New JU curriculum to help health care professionals tackle deadly medical errors

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March 18, 2020

(Courtesy: Florida Times-Union)

In January, Jacksonville University will launch two new online degree programs to help decrease medical errors. The Master of Science in Healthcare Quality and Safety and Post-Graduate Certificate in Healthcare Quality and Safety — the first of their kind in the state — are designed for working professionals already in the health-care field.

In 1999 a landmark report called “To Err Is Human” estimated that almost 100,000 patients in the United States died annually because of preventable medical errors. Subsequent studies cited much higher figures, from 250,000 to 440,000 such deaths every year.

Even one deadly error is too many, said Teri Chenot, an associate professor at Jacksonville University’s Keigwin School of Nursing and program director for the college’s health care quality and safety programs.

“It is a broken system,” she said.

In January, under Chenot’s leadership, JU will launch two new online degree programs to help decrease medical errors. The Master of Science in Healthcare Quality and Safety and Post-Graduate Certificate in Healthcare Quality and Safety — the first of their kind in the state — are designed for working professionals already in the health care field.

“This is a good time, the 20th year since the landmark study,” she said.

Despite increasing deaths, there are few nursing degree programs designed specifically to help health care professionals avoid errors and spot others making them. Currently there are only 17 such degree programs in the country and none in Florida — the closest is at the University of Alabama at Birmingham, she said.

“Even though a lot of good things have happened [since the 1999 report], we’re nowhere near where we need to be,” said Chenot, who is also director of the Quality and Safety Education for Nurses Institute Regional Center at JU, which advocates for quality and safety of health care systems. “This is an emerging field.”

Physician David Rice, senior vice president and chief quality officer at Baptist Health, has been working with Chenot, who called him a “quality expert.”

“There is nothing more important in health care than providing patients with high quality, safe care,” Rice said. “Jacksonville University has developed a program which equips health care professionals with the tools to proactively build safe systems of care.”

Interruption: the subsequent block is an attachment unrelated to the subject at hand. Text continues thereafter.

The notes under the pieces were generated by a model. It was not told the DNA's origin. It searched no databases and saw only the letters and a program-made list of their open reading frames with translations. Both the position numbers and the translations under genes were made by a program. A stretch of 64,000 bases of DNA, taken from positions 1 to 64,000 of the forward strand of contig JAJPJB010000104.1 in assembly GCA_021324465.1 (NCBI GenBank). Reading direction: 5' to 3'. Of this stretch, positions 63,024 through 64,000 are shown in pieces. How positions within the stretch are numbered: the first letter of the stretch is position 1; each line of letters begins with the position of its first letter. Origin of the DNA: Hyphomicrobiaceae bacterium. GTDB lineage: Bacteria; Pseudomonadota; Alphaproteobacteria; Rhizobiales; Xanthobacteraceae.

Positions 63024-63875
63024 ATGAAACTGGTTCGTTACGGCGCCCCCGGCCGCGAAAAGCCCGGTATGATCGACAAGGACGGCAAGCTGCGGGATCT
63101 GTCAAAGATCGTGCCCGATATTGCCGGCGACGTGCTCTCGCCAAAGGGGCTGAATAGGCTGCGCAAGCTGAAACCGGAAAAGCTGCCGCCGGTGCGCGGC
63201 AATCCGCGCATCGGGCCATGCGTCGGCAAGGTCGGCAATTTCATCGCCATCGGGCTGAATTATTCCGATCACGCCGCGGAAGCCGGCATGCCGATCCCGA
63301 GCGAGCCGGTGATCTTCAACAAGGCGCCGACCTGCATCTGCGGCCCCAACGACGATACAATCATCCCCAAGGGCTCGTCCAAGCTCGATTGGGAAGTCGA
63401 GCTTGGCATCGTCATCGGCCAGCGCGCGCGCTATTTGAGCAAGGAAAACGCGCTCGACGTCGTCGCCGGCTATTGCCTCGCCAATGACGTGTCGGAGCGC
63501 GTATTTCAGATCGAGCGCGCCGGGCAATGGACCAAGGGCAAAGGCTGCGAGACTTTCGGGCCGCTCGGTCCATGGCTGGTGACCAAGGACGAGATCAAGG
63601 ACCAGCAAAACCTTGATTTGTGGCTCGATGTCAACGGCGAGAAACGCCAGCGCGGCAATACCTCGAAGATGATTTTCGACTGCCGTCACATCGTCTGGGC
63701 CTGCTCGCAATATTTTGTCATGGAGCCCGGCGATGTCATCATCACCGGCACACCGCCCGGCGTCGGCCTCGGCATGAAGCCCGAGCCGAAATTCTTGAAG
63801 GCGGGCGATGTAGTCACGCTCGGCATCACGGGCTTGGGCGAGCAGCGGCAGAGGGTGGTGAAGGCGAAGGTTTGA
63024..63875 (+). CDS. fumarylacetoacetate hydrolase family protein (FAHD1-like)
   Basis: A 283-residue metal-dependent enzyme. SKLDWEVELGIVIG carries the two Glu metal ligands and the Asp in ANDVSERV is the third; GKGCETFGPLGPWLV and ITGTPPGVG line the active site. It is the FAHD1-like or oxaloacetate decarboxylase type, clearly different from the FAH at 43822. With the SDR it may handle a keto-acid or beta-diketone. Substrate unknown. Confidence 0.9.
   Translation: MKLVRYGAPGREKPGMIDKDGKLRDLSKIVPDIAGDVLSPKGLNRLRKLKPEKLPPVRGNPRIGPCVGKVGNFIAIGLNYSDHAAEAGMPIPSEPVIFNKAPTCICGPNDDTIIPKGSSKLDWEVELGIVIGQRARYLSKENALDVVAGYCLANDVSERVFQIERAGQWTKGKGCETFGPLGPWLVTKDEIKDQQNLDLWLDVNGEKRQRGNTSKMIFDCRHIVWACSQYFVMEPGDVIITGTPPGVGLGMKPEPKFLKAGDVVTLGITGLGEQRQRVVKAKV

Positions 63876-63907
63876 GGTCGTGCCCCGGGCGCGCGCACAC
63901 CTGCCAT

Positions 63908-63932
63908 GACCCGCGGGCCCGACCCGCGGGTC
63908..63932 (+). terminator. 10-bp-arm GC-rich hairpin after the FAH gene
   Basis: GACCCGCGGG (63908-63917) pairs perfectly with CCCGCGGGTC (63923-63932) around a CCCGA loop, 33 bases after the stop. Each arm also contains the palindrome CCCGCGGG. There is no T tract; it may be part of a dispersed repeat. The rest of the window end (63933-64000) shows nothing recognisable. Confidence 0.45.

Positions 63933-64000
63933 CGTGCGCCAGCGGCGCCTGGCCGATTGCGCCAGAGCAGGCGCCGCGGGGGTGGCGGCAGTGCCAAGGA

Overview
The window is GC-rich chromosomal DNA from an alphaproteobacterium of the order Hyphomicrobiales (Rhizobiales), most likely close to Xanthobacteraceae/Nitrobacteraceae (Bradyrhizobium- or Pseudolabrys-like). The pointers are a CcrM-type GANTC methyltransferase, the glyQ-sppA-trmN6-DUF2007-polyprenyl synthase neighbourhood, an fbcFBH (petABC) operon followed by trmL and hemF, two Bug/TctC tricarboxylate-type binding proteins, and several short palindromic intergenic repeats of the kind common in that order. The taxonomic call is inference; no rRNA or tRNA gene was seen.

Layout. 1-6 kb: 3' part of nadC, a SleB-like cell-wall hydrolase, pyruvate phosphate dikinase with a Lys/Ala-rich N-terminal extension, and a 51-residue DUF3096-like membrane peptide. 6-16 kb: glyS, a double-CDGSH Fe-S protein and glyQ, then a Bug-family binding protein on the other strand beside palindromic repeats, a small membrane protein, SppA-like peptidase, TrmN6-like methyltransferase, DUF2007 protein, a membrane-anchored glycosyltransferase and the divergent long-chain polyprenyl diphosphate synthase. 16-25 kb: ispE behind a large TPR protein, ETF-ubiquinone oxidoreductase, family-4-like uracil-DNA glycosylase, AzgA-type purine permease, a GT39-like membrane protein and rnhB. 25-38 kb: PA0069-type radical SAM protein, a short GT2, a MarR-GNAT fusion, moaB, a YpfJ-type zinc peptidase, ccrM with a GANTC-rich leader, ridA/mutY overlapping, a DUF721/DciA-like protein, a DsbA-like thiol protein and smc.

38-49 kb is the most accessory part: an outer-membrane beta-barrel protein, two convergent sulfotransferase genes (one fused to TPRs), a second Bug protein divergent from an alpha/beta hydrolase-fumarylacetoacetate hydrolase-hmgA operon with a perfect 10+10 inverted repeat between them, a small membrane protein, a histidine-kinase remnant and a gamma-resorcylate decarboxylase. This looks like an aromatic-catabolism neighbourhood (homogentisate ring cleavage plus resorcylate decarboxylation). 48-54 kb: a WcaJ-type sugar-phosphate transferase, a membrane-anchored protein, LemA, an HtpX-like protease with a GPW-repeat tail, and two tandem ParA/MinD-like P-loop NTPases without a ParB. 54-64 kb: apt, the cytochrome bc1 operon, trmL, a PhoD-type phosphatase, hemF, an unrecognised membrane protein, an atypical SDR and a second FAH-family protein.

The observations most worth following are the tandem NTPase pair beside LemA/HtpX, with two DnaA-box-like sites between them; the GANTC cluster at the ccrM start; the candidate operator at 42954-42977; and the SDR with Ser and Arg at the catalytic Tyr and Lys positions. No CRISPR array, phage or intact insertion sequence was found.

The “To Err is Human: Building a Safer Health System” report was produced by the National Academy of Medicine, then called the Institute of Medicine. The report estimated that as many as 98,000 people died in any given year from medical errors in hospitals, which it said was more than the number of deaths from motor vehicle accidents, breast cancer, AIDS or workplace injuries.

A 2016 Johns Hopkins Medicine report pegged the estimate at 250,000, while a 2013 report by Journal of Patient Safety went as high as 440,000.

That report and subsequent ones divided “preventable adverse events” into five categories: errors of commission, omission, communication and context and diagnostic errors. They can stem from human failures, such as a misdiagnosis, incorrect dose of medication or an undetected surgical complication, or system failures such as a computer breakdown.

“Add the financial cost to the human tragedy, and medical error easily rises to the top ranks of urgent, widespread public problems,” according to the report.

In 2003 when Chenot was patient safety officer at a local hospital, she became passionate about the cause. She merged her background in clinical nursing with her growing concerns about medical errors: Her doctorate dissertation was Frameworks for Patient Safety in the Nursing Curriculum. Also, she has been involved in state, national and international health care quality and safety initiatives and conferences — the latest, JU’s Patient Safety Forum is in March 2020.

“This has been the whole focus of my career,” said Chenot, who in October was inducted as a Fellow in the American Academy of Nursing.

The level of clinical excellence can be increased, medical error prevention can be addressed and health outcomes can be improved, she said.

The programs will be interprofessional: for hospital nurses, physicians and administrators, as well as health care professionals who work in community health clinics.

“Not all medical errors occur in hospitals, Chenot said.

Already there has been “global interest” in the programs, because there are so few of their ilk and JU’s offerings will be totally online, she said.

But more than additional training will be needed to eliminate errors, Chenot said. Patients and families must be vigilant, ask questions and express concerns. And staff must be encouraged to report errors as soon as they happen without fear of firing or other retribution, she said, and those errors should be transparent to patients and their families.

“Do not hide errors,” she said. “Be above board.”

 

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